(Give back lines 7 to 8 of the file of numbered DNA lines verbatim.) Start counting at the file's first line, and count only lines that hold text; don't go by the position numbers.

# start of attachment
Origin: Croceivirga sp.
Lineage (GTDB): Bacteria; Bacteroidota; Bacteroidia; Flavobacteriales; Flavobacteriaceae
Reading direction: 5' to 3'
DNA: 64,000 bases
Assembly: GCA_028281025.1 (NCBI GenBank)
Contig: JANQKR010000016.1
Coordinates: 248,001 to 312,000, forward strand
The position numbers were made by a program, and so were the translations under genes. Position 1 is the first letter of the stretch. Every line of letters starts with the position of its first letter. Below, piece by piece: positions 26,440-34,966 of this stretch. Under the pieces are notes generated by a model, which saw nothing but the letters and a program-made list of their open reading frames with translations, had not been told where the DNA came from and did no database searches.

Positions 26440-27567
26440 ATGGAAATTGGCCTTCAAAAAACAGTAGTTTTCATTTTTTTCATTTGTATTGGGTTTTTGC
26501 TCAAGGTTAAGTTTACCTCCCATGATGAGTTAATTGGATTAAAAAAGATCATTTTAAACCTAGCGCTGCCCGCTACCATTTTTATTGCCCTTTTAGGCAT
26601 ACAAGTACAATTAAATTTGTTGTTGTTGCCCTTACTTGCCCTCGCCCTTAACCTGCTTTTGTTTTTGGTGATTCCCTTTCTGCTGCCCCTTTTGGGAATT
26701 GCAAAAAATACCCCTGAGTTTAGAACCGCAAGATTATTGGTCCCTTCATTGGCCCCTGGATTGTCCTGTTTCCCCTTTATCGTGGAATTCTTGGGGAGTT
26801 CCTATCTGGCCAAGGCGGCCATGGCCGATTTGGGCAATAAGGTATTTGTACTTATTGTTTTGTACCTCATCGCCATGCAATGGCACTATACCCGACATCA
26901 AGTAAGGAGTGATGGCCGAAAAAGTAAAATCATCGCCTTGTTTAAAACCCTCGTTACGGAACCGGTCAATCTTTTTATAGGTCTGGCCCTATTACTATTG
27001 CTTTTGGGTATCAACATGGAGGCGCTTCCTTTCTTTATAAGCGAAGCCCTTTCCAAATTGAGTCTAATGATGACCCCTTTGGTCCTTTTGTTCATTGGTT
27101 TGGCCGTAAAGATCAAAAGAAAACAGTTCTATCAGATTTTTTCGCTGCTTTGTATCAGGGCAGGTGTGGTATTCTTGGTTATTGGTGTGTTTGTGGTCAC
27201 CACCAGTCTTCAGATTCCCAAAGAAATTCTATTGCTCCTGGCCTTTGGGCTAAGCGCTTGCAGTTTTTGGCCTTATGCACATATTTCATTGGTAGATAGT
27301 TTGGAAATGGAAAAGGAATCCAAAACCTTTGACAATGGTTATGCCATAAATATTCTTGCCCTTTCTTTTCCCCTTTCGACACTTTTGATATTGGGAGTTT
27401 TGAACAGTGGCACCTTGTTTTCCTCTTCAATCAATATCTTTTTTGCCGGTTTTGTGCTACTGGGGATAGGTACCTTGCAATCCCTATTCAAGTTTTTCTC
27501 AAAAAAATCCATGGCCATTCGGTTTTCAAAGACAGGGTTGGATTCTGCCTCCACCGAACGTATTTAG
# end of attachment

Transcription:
Coordinates: 248,001 to 312,000, forward strand
The position numbers were made by a program, and so were the translations under genes. Position 1 is the first letter of the stretch. Every line of letters starts with the position of its first letter. Below, piece by piece: positions 26,440-34,966 of this stretch. Under the pieces are notes generated by a model, which saw nothing but the letters and a program-made list of their open reading frames with translations, had not been told where the DNA came from and did no database searches.